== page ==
Table 3

FLP-1 peptides signal upstream of a G protein–mediated pathway. Double mutants with an flp-1allele and an allele of one of the G protein subunits were generated; the phenotype of adult animals was scored as in Table 1.

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Our work demonstrates that individual FaRP-encoding genes have unique functions in an organism. FLP-1 peptides are critical in the functioning of multiple sensory and locomotory pathways and act as neuromodulators of the classical neurotransmitter serotonin in movement inhibition. Varying the levels of FLP-1 peptides results in a spectrum of behavioral phenotypes in C. elegans, as demonstrated by the range of phenotypes seen in the reduction-of-function animals,yn2 and yn4, and the flp-1-induced overexpression animals. Seven distinct FaRPs are encoded byflp-1; it is unknown whether expression of any FLP-1 peptide is sufficient for normal sensory and motor function or whether certain peptides have unique sensory or motor functions. However, FLP-1 peptides have functions distinct from other FaRPs in C. elegans. Given the number of additional flp genes and the possibility that each gene or peptide has specific, nonredundant functions, the possible complexity of FaRP activity in C. elegans is enormous. Caenorhabditis elegans will provide a valuable system in which the function of a complex neuropeptide gene family can be elucidated.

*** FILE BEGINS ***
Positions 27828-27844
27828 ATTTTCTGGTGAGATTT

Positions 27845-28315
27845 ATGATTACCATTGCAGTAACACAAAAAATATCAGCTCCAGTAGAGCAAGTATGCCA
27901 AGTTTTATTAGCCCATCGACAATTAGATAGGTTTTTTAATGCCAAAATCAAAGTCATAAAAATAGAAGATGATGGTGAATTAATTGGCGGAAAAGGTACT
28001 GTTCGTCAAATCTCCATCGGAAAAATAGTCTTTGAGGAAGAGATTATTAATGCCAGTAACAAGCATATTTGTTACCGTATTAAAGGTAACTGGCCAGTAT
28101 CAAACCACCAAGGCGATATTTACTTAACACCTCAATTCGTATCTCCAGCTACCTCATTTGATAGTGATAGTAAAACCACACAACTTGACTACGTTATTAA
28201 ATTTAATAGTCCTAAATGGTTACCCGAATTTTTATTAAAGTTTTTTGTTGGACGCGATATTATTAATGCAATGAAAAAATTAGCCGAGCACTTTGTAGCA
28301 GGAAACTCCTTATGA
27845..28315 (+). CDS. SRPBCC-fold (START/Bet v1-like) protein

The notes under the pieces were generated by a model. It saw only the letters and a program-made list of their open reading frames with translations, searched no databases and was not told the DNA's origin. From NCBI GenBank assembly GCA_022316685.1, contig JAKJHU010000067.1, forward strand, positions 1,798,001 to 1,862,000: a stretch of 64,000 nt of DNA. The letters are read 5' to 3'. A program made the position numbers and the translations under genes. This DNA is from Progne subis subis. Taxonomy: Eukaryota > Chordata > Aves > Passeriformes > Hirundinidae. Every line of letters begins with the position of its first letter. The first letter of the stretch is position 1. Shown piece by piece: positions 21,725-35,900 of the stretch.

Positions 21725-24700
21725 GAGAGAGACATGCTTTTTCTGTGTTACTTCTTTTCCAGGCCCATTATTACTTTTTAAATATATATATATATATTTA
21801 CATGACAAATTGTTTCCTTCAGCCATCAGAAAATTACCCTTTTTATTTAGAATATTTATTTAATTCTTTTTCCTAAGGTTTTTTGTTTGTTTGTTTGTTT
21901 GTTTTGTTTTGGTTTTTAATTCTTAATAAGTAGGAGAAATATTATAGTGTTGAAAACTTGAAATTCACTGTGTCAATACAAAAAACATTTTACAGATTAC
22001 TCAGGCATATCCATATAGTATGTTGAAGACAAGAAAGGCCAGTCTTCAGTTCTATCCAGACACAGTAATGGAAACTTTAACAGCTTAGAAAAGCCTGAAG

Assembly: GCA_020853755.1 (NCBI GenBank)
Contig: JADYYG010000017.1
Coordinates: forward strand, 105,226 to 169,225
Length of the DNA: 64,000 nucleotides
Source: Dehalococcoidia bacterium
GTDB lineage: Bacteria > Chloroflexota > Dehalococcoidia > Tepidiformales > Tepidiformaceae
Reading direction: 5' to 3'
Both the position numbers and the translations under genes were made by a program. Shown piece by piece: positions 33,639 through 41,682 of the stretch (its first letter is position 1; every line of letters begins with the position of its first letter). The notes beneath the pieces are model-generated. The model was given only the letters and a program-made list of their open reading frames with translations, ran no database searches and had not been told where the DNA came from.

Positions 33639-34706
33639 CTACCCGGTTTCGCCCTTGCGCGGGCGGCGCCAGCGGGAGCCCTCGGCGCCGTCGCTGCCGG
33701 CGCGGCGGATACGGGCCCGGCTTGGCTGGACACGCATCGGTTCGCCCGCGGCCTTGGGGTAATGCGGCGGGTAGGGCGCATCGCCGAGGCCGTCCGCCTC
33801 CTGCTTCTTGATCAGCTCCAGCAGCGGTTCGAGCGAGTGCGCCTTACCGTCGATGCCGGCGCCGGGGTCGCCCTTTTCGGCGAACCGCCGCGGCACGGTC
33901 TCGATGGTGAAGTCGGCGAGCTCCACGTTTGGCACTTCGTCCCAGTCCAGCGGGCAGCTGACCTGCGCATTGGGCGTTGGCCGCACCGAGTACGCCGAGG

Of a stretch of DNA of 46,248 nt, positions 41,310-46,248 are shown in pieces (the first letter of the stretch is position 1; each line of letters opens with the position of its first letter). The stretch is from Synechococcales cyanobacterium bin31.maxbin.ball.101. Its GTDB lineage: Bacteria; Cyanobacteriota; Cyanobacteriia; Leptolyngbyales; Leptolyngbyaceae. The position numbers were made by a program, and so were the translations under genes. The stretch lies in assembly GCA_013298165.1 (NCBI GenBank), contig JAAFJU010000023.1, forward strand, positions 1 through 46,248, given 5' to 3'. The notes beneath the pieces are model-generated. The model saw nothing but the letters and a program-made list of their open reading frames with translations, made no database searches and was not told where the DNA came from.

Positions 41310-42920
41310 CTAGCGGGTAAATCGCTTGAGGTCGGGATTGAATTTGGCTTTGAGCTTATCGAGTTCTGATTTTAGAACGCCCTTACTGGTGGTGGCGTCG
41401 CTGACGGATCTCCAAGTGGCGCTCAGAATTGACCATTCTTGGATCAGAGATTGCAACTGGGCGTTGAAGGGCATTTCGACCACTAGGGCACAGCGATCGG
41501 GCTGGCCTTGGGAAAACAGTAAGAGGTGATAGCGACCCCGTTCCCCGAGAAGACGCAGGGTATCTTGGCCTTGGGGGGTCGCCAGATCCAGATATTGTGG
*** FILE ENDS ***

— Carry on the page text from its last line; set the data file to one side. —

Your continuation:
• * Present address: Axys Pharmaceuticals, 180 Kimball Way, South San Francisco, CA 94080, USA.

  • Present address: Elan Pharmaceuticals, 3760 Haven Avenue, Menlo Park, CA 94025, USA.

  • To whom correspondence should be addressed. E-mail: li{at}bu.edu